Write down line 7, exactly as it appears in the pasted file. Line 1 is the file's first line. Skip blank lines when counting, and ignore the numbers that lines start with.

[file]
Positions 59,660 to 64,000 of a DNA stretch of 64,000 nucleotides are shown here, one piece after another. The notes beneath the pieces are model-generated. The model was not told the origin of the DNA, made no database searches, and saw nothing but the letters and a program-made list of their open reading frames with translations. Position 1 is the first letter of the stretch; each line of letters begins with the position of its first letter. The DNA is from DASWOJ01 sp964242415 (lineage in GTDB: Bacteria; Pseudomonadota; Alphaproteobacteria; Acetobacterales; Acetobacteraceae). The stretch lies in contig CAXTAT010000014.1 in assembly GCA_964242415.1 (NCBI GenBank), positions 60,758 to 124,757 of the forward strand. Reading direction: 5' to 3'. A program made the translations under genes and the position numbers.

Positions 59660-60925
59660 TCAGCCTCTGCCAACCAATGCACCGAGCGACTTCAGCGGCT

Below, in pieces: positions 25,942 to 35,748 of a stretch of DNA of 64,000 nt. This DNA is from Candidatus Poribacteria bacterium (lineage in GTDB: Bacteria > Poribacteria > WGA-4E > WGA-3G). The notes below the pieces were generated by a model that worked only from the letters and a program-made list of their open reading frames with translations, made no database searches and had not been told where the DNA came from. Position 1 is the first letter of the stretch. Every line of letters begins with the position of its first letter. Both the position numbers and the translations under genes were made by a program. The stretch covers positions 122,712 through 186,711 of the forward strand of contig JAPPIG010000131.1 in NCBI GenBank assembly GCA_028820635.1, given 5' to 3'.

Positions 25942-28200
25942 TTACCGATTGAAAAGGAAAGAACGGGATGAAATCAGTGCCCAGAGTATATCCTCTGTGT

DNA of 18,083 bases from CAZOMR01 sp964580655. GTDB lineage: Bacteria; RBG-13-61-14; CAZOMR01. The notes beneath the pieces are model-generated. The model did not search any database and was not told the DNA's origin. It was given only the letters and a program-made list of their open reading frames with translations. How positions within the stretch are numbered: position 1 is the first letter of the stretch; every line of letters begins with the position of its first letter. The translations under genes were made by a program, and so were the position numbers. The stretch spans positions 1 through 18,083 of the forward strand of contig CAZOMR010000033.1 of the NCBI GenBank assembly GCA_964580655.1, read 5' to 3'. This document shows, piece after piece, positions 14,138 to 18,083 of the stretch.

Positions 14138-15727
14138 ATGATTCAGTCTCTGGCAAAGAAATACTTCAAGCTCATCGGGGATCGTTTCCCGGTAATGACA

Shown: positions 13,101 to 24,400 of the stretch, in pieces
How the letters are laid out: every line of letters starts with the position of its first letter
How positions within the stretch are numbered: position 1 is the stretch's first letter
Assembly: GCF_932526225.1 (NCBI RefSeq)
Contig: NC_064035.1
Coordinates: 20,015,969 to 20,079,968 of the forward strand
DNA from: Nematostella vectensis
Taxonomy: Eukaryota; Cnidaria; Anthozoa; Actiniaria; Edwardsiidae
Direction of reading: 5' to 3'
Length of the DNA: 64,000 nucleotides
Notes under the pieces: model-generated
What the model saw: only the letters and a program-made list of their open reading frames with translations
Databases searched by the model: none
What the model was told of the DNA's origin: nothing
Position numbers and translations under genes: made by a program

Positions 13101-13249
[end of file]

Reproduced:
DNA of 18,083 bases from CAZOMR01 sp964580655. GTDB lineage: Bacteria; RBG-13-61-14; CAZOMR01. The notes beneath the pieces are model-generated. The model did not search any database and was not told the DNA's origin. It was given only the letters and a program-made list of their open reading frames with translations. How positions within the stretch are numbered: position 1 is the first letter of the stretch; every line of letters begins with the position of its first letter. The translations under genes were made by a program, and so were the position numbers. The stretch spans positions 1 through 18,083 of the forward strand of contig CAZOMR010000033.1 of the NCBI GenBank assembly GCA_964580655.1, read 5' to 3'. This document shows, piece after piece, positions 14,138 to 18,083 of the stretch.